Introduction Parkin (Park2), an E3 ubiquitin ligase, is critical to maintain mitochondrial function by regulating mitochondrial biogenesis and degradation (mitophagy), but recent evidence suggests the involvement of Parkin in promoting inflammation. In the present study, we determined if Parkin regulates airway mitochondrial DNA (mtDNA) release and inflammatory responses to type 2 cytokine interleukin (IL)-13 and allergens.
Methods We measured Parkin mRNA expression in brushed bronchial epithelial cells and mtDNA release in the paired bronchoalveolar lavage fluid (BALF) from normal subjects and asthmatics. Parkin-deficient primary human tracheobronchial epithelial (HTBE) cells generated using the CRISPR-Cas9 system were stimulated with IL-13. To determine the in vivo function of Parkin, Parkin knockout (PKO) and wild-type (WT) mice were treated with IL-13 or allergen (house dust mite, HDM) in the presence or absence of mtDNA isolated from normal mouse lungs.
Results Parkin mRNA expression in asthmatic airway epithelium was upregulated, which positively correlated with the levels of released mtDNA in BALF. IL-13-stimulated HTBE cells increased Parkin expression. Moreover, IL-13 induced mtDNA release in Parkin-sufficient, but not in Parkin-deficient HTBE cells. PKO (vs WT) mice attenuated airway mtDNA release and inflammation following IL-13 or HDM treatments. mtDNA amplified airway inflammation in mice treated with IL-13 or HDM. Notably, Parkin also mediated mtDNA-induced exacerbation of airway inflammation.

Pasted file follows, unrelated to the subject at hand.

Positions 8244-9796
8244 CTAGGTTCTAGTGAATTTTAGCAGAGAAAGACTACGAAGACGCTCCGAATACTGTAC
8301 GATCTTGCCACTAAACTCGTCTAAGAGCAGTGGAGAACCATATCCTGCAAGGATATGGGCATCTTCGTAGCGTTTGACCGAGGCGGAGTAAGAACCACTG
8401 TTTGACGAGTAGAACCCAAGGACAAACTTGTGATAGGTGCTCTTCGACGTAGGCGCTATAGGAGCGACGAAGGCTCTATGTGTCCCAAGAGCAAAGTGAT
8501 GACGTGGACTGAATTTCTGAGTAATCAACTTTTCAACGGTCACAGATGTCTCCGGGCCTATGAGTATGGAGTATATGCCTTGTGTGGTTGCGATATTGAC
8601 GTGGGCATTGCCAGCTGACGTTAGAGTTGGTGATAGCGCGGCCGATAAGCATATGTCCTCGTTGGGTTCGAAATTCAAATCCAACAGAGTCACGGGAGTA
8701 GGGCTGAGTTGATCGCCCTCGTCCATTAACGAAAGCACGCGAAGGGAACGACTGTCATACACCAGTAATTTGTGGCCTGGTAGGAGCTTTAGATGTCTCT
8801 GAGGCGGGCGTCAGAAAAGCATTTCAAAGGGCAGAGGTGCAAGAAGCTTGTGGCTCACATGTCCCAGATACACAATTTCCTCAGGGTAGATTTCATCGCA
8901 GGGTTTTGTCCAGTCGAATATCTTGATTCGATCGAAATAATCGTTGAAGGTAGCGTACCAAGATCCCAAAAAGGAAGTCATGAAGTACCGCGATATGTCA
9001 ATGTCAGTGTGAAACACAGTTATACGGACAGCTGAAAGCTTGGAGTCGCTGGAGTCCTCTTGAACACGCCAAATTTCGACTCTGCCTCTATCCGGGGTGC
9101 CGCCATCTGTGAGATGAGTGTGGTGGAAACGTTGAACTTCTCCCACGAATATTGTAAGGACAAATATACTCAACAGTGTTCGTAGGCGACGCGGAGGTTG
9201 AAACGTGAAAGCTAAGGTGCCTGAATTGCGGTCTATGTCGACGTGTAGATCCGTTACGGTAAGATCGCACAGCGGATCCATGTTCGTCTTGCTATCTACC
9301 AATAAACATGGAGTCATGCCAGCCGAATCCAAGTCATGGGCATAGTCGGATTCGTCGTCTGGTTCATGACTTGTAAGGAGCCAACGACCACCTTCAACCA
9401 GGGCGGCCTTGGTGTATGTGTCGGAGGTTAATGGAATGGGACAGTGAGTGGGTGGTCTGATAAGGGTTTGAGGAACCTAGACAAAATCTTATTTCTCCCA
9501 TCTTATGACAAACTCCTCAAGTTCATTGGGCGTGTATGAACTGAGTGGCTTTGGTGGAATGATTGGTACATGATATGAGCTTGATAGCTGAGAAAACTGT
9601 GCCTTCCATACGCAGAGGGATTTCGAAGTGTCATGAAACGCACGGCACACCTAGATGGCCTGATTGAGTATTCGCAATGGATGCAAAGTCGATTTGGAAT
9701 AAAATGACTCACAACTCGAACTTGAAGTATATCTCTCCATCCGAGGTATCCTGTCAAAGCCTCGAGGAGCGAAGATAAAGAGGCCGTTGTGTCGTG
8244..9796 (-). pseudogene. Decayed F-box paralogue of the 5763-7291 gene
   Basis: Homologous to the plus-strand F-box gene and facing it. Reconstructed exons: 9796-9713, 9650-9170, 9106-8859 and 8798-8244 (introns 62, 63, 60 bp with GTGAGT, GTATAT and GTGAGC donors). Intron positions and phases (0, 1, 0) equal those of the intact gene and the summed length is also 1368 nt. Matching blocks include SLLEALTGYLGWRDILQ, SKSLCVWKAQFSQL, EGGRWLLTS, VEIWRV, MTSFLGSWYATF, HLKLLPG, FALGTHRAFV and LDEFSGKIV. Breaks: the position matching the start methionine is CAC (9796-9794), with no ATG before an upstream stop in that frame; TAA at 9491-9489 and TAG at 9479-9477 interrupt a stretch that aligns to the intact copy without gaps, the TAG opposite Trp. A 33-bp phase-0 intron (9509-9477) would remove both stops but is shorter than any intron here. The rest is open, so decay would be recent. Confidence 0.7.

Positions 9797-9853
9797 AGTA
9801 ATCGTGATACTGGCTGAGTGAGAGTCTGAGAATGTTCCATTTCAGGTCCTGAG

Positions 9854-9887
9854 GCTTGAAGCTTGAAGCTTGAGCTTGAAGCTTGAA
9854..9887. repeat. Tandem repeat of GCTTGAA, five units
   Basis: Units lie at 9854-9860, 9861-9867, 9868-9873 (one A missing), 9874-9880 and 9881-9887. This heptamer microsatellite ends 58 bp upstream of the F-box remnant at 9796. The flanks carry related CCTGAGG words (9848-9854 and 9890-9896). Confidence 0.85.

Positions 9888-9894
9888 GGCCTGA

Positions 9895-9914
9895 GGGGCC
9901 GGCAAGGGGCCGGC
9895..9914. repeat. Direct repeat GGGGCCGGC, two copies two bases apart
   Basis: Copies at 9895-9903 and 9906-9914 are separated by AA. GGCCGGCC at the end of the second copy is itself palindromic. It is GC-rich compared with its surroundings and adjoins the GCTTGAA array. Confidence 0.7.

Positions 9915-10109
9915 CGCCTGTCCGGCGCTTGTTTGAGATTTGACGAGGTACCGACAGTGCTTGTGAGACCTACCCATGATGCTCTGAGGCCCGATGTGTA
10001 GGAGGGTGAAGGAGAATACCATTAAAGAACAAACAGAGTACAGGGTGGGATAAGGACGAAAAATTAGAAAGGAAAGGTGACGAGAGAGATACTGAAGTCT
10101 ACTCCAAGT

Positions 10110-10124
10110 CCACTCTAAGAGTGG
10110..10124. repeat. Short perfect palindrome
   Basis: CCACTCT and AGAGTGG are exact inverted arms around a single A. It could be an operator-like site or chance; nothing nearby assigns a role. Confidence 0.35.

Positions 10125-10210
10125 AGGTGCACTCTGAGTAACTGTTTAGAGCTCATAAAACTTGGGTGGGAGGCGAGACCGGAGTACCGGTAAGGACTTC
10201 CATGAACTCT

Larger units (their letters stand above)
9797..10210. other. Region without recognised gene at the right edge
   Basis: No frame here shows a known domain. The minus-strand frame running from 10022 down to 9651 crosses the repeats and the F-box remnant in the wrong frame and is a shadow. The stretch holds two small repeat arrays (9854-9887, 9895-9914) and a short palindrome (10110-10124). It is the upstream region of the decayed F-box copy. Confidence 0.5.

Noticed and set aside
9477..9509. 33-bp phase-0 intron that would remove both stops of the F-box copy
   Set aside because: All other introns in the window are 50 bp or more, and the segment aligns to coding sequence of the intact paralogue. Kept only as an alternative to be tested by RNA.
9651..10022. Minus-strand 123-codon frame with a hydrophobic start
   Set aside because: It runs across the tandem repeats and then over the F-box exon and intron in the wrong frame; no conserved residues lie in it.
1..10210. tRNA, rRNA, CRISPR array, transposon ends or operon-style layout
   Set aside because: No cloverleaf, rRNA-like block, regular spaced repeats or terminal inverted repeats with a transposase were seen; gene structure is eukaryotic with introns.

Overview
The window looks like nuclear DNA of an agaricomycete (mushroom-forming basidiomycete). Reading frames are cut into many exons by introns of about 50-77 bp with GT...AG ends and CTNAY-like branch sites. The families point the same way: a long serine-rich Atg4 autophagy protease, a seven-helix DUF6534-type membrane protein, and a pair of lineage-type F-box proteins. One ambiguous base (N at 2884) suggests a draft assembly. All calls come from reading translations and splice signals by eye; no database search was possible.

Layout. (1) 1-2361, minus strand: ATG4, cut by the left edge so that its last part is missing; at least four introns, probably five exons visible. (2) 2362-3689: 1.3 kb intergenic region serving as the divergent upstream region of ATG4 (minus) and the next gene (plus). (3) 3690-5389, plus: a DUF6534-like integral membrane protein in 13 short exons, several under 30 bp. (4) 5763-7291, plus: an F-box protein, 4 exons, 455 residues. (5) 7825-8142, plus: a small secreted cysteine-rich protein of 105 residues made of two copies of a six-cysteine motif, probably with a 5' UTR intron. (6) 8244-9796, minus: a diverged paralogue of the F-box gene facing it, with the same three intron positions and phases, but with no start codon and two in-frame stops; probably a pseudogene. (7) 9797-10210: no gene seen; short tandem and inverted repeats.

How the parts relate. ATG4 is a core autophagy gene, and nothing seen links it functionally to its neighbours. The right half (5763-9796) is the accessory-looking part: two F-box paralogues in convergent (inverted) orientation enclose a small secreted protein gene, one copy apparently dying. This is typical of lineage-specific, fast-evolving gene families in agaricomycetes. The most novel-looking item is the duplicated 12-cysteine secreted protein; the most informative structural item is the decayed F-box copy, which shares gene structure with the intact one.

Conclusion Our research findings suggest that Parkin promotes mtDNA release and inflammation in airways, thus improving our understanding of the complex role of Parkin and mitochondrial dysfunction in asthma pathogenesis.
- airway epithelium
- asthma mechanisms
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Contributors KGD and HWC drafted the manuscript and designed the experiments. KGD performed the experiments and data analysis. NS helped with the mouse models. RJM, CK and NP provided the human samples. RAG and FH reviewed the manuscript. All authors have read, reviewed and approved the final manuscript.
Funding NIH R01AI106287, R01HL122321, R01HL125128 and U19AI125357 and a grant (BRASS) from the Cohen Family Asthma Institute of National Jewish Health.
Competing interests None declared.
Patient consent for publication Not required.
Ethics approval The study protocol was approved by the Institutional Review Board (HS#2639) at National Jewish Health. Written informed consent was obtained from the study subjects.
Provenance and peer review Not commissioned; externally peer reviewed.
Data availability statement All data relevant to the study are included in the article or uploaded as supplementary information.